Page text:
Four years ago, if you’d told me I’d one day live in paradise and run a business I loved, I’d have probably have said you were nuts.
Because four years ago, I was climbing the corporate ladder. I was making six figures. I had the car, the house in the Canadian suburbs, and by most people’s reckoning I was successful.
But I was miserable, tired, overworked, and disconnected from the work I was doing. So I did what most people would do in that situation: I hired a therapist, who concluded there was nothing wrong with me.
There was nothing wrong with me. But there was something wrong with my life: my job. It was exhausting, soulless and creatively stifling.
At that time, I felt my life was a million miles from paradise. I was verging on burnout. I’d bagged a six figure job in Canada that involved international travel and a guaranteed regular paycheck and by most people’s reckoning, I was doing well. But it just didn’t feel right. And after having that emotional breakdown during a business trip in Russia, I decided enough was enough.
We spend more time at work and less time with our families. We work harder, not smarter. Work creeps out of the office and into our social lives, homes, and weekends. And after all this progress, how many of us are honestly leading a life we can be proud of?
Bronnie Ware, an Australian nurse who cared for patients in the last 12 weeks of their lives, recorded the regrets of those on their deathbed in her book The Top Five Regrets of the Dying. The most cited regret of her patients—they wished they’d had the courage to live a life true to themselves, not the life others expected of them.
I wanted to be courageous and to finally make conscious choices on how I could create a life experience I can be proud to lead.
Not long after my breakdown, I quit.
To escape the cubicle, I started a transition business, creating a boutique agency in the same industry I was in (international education), re-using the network and knowledge I already had.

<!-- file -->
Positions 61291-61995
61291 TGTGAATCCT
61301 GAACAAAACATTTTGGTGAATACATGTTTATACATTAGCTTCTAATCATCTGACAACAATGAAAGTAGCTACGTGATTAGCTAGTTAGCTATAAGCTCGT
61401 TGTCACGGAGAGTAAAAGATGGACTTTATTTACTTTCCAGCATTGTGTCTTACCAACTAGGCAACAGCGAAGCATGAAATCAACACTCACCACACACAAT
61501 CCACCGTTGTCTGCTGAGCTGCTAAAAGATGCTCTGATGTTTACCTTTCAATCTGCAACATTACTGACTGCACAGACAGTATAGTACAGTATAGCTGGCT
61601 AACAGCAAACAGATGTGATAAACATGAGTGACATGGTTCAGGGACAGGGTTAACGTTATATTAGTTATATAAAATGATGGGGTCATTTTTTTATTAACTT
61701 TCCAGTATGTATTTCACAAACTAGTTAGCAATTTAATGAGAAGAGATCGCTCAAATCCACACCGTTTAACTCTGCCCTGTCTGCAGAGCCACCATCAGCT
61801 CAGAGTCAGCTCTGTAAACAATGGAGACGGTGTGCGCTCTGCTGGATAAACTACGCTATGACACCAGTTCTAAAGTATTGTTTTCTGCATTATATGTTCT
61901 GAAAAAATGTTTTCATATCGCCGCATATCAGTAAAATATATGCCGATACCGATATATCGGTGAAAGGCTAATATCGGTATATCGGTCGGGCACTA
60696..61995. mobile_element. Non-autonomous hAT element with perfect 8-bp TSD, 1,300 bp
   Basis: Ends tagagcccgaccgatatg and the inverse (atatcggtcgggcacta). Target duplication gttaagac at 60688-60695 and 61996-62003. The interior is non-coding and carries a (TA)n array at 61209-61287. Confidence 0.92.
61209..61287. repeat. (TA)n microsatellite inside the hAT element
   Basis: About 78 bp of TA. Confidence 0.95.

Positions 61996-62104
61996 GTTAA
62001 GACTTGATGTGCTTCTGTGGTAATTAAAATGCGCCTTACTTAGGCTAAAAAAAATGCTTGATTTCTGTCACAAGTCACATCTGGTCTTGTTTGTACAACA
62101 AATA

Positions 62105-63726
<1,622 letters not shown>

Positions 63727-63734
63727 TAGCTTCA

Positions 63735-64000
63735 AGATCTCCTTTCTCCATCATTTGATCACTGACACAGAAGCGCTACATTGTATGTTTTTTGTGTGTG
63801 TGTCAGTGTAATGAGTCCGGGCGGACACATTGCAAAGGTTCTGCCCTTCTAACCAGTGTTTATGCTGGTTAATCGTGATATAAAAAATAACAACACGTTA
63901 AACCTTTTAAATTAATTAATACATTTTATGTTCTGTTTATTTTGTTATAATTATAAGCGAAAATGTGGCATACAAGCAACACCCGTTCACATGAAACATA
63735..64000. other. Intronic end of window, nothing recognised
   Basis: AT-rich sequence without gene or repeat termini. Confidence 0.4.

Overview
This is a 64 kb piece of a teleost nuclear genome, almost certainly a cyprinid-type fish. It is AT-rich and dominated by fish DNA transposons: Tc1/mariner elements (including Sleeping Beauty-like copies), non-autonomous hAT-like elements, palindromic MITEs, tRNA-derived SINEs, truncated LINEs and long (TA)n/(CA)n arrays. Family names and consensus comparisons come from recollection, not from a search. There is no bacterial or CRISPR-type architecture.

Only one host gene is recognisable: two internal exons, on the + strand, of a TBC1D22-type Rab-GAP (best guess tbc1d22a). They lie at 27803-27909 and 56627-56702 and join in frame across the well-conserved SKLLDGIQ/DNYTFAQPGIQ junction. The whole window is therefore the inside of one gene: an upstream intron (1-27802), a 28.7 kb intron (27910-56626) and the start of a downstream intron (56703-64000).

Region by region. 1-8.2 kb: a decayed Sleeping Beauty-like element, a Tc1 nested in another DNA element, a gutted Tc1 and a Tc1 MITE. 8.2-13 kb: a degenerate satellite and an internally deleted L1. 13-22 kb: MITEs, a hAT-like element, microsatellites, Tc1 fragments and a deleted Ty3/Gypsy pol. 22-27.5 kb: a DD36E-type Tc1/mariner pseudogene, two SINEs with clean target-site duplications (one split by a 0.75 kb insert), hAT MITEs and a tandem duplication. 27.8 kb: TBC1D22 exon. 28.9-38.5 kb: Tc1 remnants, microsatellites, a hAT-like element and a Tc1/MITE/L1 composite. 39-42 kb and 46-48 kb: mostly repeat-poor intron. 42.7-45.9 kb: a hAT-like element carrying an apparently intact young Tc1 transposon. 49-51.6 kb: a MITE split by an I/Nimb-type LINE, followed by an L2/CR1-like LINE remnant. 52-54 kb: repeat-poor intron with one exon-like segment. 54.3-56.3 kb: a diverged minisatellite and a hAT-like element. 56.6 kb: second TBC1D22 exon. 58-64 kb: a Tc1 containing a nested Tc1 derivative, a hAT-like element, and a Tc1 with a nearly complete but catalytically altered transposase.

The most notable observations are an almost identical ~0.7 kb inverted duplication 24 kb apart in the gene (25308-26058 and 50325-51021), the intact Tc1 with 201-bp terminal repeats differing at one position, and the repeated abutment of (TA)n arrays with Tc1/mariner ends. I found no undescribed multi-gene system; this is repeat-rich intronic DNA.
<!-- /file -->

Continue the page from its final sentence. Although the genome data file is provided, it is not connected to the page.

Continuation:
I will always be grateful to my transition business. It made me enough income to allow me to quit, but within six months, I felt completely dissatisfied with my career yet again. How could I be miserable again if I’m out of the cubicle? I felt a big disconnection to a bigger meaning with my work and didn’t feel as fulfilled as I had hoped.
So I started Screw the Cubicle as a personal blog to keep friends and family abreast of this transition from a high-paced corporate life to budding entrepreneurship. It was also a place for me to talk about the identity crisis I was feeling in my transition, and a place to talk about the fears and things that happen when you take the leap after corporate life.
People came asking for advice on the practical answers to escaping corporate life and making meaningful work. I started with advising people on practical things like how to save money, how to get a second job, how to negotiate your job with your boss.
Soon, it felt natural to take it to the next level. I took on eight test clients for free, coaching them through their own transitions, while testing out my own teaching methodology.
The switch to Screw the Cubicle really helped me understand my own seeking of meaning. I asked myself, can I make money and also do something meaningful? That was the missing gap for me. It was so much more fun and easier because it was something I was naturally good at and I was passionate about.
I’m now based in Bali with my business that goes wherever I go. All I need is my laptop, a good wifi connection, and I can work from anywhere.
Being in Ubud as my base was a big game changer for me personally and professionally, where startup founders, remote workers, and entrepreneurs come together to work, play, and collaborate. It was quite an important factor for me to have community. You can get inspired by different types of businesses and ways of working.
One of my most favourite thing about my work these days? The ability to have variety, space to explore different interests, and the simple but powerful gift of being able to make choices on how I spend my time on daily.
We live in an age with more information and more ways to work than ever before. More of us can work for ourselves. There’s been an unparalleled growth in flexible working practices. And many of us are able to work in a way that allows us to combine work and adventure.
We can design careers and businesses that allow us to indulge our love of travel, or even our hobbies, for example. Today, ordinary people can build sustainable careers and businesses without needing to clock in and out of a 9-5.